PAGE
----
It may be that the prospect of living abroad and working in diverse cultural settings is as much a selling point for staff as it is for prospective students. Keith Graber Miller, professor of Bible, religion & philosophy, certainly thinks so.Of current faculty, Keith Graber Miller is the most ambitious SST leader on campus. He and his family have led four units to the Dominican Republic, one unit to Cuba that had to be relocated to Costa Rica, a unit in China and two units in the southeast Asian country of Cambodia. This Dec. they head to Cambodia for a third semester, bringing Keith’s total SST count up to nine.
“Our kids have grown up around and on SST,” Keith said. “It is very much a part of their whole identity.”
Keith cannot pick a favorite country. “It’s just too hard,” he said. Of course, Keith’s wife, Ann, was raised in Puerto Rico, so she has an affinity for Latin American countries. They also adopted their daughter from China. “So China has a special place in our hearts,” he said.
Keith said that his daughter, a freshman in high school, asked when the next SST would be. He mentioned Cambodia, to which she replied, “Well I know, but when’s the one after that … don’t we do one like every 2 years?” Recently this has been close to the truth. The Keith family has been going regularly since 2002.
Growing up in foreign countries makes for interesting educational challenges. The Graber-Miller children grew up sometimes being homeschooled and sometimes going to local schools in foreign countries.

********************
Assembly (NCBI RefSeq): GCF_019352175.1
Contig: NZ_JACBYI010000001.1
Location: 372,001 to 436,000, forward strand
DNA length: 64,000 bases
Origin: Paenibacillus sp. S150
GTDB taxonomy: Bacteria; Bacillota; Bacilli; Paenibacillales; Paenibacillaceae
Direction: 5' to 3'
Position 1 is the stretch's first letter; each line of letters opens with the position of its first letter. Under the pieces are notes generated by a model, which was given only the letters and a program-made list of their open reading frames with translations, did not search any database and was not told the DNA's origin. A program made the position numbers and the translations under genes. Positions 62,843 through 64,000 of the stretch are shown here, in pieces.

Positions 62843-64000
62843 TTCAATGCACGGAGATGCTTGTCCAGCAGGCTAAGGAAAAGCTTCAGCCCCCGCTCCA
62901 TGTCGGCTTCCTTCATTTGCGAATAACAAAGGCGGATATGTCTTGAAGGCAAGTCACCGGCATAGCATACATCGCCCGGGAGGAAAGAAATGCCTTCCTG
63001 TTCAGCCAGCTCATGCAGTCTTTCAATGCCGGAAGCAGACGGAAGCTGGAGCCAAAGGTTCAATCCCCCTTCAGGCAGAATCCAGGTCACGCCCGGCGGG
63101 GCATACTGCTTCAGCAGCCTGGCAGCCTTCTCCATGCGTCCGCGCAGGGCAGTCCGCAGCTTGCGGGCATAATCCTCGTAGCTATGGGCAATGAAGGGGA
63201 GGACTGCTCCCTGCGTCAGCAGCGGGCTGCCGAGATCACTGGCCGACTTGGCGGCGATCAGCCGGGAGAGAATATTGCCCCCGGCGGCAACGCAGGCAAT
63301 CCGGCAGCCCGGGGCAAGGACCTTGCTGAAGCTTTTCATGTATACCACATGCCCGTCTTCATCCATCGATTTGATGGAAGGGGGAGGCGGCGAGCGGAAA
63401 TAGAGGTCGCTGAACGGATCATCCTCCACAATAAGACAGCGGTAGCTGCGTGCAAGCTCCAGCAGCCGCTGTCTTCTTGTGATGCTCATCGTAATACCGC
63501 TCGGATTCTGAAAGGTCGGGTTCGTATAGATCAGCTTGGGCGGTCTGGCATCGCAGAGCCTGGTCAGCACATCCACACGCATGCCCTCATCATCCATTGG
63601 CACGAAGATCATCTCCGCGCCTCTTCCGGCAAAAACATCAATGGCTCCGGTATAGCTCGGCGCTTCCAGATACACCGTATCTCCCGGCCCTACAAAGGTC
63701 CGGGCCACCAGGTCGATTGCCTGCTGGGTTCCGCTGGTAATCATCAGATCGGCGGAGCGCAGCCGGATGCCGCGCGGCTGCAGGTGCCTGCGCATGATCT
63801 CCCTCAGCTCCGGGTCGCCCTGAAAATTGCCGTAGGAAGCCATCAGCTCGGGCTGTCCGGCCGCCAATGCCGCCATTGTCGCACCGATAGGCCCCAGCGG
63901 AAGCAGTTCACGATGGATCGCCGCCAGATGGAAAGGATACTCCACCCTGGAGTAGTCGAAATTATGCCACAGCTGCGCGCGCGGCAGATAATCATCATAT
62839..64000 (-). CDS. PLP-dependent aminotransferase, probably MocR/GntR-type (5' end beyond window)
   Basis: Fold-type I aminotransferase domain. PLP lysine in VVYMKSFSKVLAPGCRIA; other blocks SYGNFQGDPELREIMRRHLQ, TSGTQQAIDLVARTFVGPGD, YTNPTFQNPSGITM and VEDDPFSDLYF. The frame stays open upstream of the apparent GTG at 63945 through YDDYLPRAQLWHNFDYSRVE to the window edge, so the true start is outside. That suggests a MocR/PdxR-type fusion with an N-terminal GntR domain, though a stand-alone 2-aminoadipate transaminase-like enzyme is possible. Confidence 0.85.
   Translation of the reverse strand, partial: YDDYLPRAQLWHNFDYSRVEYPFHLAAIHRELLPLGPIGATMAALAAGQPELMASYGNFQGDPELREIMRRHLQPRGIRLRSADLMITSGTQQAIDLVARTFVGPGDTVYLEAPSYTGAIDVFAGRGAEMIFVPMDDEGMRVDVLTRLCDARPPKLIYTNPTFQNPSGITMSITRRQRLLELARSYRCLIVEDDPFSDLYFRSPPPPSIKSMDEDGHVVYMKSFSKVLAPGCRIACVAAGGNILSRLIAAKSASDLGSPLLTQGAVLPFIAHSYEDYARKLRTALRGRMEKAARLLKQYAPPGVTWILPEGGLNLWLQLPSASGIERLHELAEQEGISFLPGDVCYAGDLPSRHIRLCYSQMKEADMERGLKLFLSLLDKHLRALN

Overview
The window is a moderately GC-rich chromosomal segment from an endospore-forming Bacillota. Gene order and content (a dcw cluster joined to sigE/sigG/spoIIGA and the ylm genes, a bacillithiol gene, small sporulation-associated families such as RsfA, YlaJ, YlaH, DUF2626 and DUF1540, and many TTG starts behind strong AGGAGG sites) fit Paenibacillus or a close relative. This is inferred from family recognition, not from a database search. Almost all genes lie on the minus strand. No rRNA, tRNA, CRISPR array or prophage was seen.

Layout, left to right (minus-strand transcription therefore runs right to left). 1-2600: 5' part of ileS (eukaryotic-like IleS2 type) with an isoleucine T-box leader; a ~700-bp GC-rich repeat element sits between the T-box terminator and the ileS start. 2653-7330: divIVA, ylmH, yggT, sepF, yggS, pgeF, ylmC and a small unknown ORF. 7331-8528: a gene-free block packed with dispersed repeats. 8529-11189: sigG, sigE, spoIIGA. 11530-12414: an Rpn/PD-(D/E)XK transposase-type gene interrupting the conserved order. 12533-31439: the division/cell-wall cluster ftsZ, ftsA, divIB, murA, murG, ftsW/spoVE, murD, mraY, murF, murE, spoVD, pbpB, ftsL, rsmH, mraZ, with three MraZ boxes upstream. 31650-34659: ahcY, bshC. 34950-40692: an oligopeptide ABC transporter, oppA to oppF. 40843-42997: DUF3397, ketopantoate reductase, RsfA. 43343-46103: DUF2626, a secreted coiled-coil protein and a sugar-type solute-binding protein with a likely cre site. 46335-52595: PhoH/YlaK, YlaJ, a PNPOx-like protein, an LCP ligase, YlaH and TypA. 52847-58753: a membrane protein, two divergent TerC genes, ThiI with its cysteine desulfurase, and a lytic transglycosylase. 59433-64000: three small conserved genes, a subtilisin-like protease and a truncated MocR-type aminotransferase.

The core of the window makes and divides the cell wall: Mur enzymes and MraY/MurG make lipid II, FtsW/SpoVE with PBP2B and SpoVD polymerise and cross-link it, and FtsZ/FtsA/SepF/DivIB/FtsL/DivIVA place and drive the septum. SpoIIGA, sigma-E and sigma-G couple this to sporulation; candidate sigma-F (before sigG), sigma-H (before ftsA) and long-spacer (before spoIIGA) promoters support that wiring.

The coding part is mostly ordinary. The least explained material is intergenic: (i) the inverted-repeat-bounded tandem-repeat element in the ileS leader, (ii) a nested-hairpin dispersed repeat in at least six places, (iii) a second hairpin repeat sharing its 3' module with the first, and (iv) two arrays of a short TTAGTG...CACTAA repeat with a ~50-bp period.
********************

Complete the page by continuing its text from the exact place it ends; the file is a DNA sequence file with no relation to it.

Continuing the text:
For Niles Graber Miller, Keith’s son and a junior at Goshen College, the regular SST experiences taught him adaptability and ingenuity – two useful traits for business majors. “I think it gives you a sense of perspective,” he said. “I would always come back [from SST] with a strong purpose – a drive to do something.” His interest in aviation, for example, was cultivated during China SST.
Cambodia was added as an SST location in 2007 after Goshen stopped the Indonesia unit. Keith’s family agreed to lead the first unit and now they will return for the third time. Keith hopes to be able to pass leadership off to someone else after this year so that the program can become more sustainable.
That does not mean he is done, however. “We hope that we can keep on doing SST regularly until I’m ready to retire,” Keith said.
It has been the case that when they get back from one country, they go straight to Tom Meyers, director of international education, and ask him to put them back on the list. “We know that other people have a right to go before us,” Keith said, “but we will go just about anywhere; so keep us on the list.”
Why do they keep going back? Niles said it is because it makes the world more tangible and feel more real. “It gives you a different perspective of a smaller, more tightly knit world,” he said.